Friday, August 14, 2009

Nepal Trek 2009 - May 18, Loshasha to Monju

I'm going to start this blog post with the brief journal entry I did for this day:

"18 May 2009; Monday, 6:58 pm; Monjo --

"Today's trek was pretty rough - from Namche Bazaar we had the 3,000 foot hill to navigate - knee buster from Hell. I am so tired! The scenery was spectacular, with three suspension bridges to cross."

The brevity of that journal entry is a good indicator that I really was quite exhausted. I'm not known for my short letters, essays, or blog postings. That I was so tired at 6:58 pm I couldn't scratch out more than a couple of sentences is atypical for me.

As we left Loshasha, we were still in some spectacular mountain scenery. The alpine biome had transitioned into a scrubby shrub-dominated biome, and as we walked downhill we started to get the first pines and Rhododendrons of the morning.

Here you can see the transition between biomes as you view from the snowline down to the pine forest.

These middle elevations are also where the settlements begin to be much larger with obvious signs of cultivation.

At one of our rest stops there was this yak who seemed very much like a house pet. It was pretty curious about things going on around it.

It was trying very hard to get this woman's attention while she was busy doing some chores.

She finally had to give it a scolding to make it behave. It reminded me of an overgrown puppy.

Rest break for this porter. He's taken the weight of the pack off his shoulders and removed the tump strap from his head. Those walking sticks are essential for this task as well as providing balance for climbing the steep hills.

This view on the way up was very inspiring, but somewhat bittersweet on the way down. On the one hand, it gave a perspective of just how far we had walked to reach Gorak Shep and the views of Everest from Kala Patthar. On the other, this view was a reminder that we would be leaving this now familiar landscape.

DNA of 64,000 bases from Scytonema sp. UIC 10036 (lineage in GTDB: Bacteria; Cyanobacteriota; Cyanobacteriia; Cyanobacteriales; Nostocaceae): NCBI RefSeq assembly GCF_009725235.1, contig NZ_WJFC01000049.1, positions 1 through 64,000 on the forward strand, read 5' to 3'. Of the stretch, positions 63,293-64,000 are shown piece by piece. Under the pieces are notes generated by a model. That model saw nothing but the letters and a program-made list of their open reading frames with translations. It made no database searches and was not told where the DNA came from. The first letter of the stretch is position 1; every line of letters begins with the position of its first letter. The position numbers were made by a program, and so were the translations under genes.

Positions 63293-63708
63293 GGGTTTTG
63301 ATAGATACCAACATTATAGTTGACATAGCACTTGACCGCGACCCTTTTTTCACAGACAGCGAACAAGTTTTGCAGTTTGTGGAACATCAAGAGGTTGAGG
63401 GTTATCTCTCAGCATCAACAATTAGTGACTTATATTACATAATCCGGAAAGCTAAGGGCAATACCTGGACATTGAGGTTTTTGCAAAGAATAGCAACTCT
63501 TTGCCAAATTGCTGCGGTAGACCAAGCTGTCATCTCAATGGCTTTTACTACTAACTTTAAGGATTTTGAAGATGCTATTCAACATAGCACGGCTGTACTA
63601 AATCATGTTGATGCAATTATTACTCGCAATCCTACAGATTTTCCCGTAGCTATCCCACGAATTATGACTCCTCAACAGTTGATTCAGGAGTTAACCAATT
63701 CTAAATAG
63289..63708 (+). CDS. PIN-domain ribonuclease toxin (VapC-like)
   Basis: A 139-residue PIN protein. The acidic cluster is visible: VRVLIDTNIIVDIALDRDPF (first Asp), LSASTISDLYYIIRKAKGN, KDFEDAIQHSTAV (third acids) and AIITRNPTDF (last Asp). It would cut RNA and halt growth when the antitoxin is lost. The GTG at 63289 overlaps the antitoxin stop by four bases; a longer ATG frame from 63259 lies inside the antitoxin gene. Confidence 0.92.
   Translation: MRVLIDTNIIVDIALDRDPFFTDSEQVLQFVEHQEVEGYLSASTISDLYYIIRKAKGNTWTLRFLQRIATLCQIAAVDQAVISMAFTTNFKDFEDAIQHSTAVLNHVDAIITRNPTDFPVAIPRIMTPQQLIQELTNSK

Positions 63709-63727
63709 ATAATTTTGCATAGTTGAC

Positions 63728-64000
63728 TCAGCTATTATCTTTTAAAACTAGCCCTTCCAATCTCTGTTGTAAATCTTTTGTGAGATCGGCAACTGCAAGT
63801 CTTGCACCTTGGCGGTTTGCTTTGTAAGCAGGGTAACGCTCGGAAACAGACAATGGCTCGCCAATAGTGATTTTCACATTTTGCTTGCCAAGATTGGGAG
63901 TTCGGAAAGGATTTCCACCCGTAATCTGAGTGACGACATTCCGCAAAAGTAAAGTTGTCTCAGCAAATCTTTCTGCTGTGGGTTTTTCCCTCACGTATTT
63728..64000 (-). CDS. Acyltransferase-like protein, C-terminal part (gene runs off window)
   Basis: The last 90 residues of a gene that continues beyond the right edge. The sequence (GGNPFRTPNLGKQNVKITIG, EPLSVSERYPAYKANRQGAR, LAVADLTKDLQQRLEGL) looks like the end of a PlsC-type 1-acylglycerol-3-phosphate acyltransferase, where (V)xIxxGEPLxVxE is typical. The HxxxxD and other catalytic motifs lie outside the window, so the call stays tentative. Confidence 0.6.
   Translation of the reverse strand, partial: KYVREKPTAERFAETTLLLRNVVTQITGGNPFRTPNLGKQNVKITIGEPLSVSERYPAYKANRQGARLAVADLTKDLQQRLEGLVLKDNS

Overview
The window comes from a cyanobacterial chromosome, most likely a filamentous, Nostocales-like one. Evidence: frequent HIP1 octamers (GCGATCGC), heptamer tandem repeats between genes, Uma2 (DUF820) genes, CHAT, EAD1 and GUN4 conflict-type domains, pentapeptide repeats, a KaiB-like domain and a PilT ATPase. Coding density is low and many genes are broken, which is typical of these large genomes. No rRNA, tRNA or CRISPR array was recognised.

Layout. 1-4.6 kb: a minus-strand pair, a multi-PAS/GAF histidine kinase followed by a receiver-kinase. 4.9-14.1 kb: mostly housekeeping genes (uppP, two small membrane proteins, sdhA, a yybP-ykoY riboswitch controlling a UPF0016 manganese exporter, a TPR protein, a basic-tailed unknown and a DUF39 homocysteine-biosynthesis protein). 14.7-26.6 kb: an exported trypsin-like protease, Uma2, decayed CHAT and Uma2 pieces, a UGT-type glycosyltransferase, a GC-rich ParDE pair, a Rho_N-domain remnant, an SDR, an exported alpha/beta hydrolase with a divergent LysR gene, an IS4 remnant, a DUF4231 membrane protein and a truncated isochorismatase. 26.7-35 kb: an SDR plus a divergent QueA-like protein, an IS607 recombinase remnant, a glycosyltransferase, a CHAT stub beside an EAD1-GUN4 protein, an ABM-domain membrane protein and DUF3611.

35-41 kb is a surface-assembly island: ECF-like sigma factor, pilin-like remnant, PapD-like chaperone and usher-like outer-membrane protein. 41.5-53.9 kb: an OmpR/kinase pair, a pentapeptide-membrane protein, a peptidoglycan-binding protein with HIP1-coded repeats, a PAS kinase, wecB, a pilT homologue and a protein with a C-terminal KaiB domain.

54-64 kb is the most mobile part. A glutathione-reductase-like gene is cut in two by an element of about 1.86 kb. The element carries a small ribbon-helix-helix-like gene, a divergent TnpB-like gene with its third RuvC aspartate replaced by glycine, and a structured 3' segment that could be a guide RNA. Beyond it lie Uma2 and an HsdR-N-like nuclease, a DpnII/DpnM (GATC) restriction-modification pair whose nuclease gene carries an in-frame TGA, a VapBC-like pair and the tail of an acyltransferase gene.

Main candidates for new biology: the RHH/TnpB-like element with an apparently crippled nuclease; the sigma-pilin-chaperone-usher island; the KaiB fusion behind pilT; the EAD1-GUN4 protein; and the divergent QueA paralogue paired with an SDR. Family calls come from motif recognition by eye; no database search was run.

This is the view toward Lukla, which would be reached during the next day's trek.

Prayer flags flapping in the wind have a unique sound. I hope I never forget how it felt to see these at the stupas and shrines along the path to Everest.

Back to Namche Bazaar, the largest settlement in the Khumbu region. I had a much better appreciation for this place after having stayed in Dingboche, Lobuche and Gorak Shep.

Ahhhh, stupid me. I didn't buy yak bells in Namche Bazaar, and Thamel in Kathmandu didn't offer ones that looked like they had actually been worn by yaks. The sound of yak bells is another memory I never want to lose.

There is something very comforting about the sound of yak bells. On the trail the tinkle of these bells warned you that yaks were approaching from behind or ahead, and it gave you time to get out of the way - especially on the steep pitches. If you were stuck behind a yak train, it gave you time to rest because their pace was always a bit slower than a typical trekking pace. At our campsites, the sound of these bells was our evening, morning, and, sometimes, nocturnal music.

One of the stupas at Namche Bazaar.

Wash time in the public fountain.

The lower elevation section of Namche Bazaar.

The view from the trail, just before you head down the knee-buster hill.

The last houses before you head downslope.

It was pretty warm once we headed down the mountain and I felt so sorry for the porters carrying these heavy loads uphill. They were sweating buckets, and grunting with nearly every step.

I think this was pretty much my last photo for the descent as I needed to pay close attention to every step. By this time my feet were really hurting, and I think I busted a toe on the way down.

This was one of the suspension bridges we crossed this day. It must have been after we had some time to rest.

The gateway that marks the exit to Sagarmatha (Everest) National Park.

Monju, at last.

I think we were all pretty tired from this long and strenuous day of trekking. John Coleman looks about as down as the local dog in this picture.

I think this is a holly hock. It was growing as an ornamental plant at the Monju guest house.